Is there a difference between the various glögg brands on the market?
Absolutely! Many factors are involved when making a good glögg. Most people are under the impression that you can mix the spices in any kind of inexpensive wine and get a stellar result. Well, that is not true!
Traditional winemakers, e.g., use different varieties of oak and various grapes to bring out variations in spices and taste. The same technique is used to achieve the traditional Swedish glögg taste.
Glögg and wine making can be compared to a chef preparing his meals. The quality of your base ingredients determines the end result.
Base Wine in Glögg
Sjöblom glögg uses a base wine from California, a wonderful vintage 2016 Syrah. This is not some "left-over" wine usually used in bulk glögg production, but a more expensive variety, which ensures a high-quality end product.
Finding a good base wine is time consuming. Good body and depth are necessary, as well as a good balance between alcohol, sugar and pH.
"My ground rule is that if I like the wine - as is - and it has the balance, body and depth I enjoy, then that will be my base wine."
Tastes differ, as we all know. After many tastings where a great number of people have tried our glögg, we know Sjöblom glögg is highly recommended. It is not too sweet, and the alcohol content is 12%. You can always add sugar (honung) and/or your preferred alcohol, should you want your glögg sweeter and/or stronger.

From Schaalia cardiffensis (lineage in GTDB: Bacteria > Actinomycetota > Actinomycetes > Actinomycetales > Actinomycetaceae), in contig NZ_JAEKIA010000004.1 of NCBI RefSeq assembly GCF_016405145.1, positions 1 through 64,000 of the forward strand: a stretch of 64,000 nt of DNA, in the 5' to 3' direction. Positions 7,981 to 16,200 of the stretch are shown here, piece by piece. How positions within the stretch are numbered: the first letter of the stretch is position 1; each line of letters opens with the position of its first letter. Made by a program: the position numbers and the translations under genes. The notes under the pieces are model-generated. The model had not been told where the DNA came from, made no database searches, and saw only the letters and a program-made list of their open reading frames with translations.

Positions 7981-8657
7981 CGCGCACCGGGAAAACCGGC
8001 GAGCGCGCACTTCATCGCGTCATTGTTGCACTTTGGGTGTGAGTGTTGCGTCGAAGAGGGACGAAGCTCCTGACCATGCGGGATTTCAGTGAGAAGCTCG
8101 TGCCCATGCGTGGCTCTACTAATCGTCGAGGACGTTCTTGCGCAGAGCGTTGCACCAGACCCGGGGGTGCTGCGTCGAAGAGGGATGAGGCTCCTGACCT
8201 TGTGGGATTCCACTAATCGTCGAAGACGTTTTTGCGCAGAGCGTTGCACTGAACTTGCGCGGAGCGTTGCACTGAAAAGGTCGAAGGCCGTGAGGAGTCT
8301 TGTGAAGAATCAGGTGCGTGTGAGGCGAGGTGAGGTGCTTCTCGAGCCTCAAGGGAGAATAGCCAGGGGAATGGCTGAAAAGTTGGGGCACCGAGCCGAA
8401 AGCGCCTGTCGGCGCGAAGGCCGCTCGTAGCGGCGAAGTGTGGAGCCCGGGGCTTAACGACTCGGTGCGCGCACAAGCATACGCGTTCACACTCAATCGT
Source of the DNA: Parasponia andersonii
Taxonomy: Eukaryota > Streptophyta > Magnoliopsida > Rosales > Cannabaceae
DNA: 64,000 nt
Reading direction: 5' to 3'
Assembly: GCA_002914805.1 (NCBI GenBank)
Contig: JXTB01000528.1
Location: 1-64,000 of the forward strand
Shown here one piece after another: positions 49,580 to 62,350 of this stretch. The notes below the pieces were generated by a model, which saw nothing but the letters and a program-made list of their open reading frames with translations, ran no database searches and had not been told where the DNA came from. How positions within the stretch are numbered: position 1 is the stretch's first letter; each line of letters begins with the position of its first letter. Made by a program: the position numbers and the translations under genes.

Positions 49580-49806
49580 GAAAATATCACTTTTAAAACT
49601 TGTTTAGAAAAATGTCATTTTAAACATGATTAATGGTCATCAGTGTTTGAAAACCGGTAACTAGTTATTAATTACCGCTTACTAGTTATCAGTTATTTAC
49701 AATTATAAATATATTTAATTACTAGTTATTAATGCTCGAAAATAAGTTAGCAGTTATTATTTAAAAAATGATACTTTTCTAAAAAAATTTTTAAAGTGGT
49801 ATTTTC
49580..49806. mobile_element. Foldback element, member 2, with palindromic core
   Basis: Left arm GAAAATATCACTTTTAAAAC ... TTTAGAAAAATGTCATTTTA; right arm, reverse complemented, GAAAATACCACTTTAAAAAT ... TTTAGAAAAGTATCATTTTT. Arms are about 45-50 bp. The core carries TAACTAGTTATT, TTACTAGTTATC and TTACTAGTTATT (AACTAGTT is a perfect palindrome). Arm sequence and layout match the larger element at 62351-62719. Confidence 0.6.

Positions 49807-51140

Remember, glögg is wine - spiced wine - or as we say in the US, a mulled wine.
There are many imitation sweet drinks called glögg on the market. We are not opposed to non-alcohol alternatives, but to bundle these together with traditional glögg is going too far. Remember, when glögg was created, there were no non-alcohol wines.
Make It Your Own
For those of you who wish for more sweetness and/or alcohol in your glögg, please add honey and/or vodka to your heart's content! It is always easier to add ingredients than removing those already there.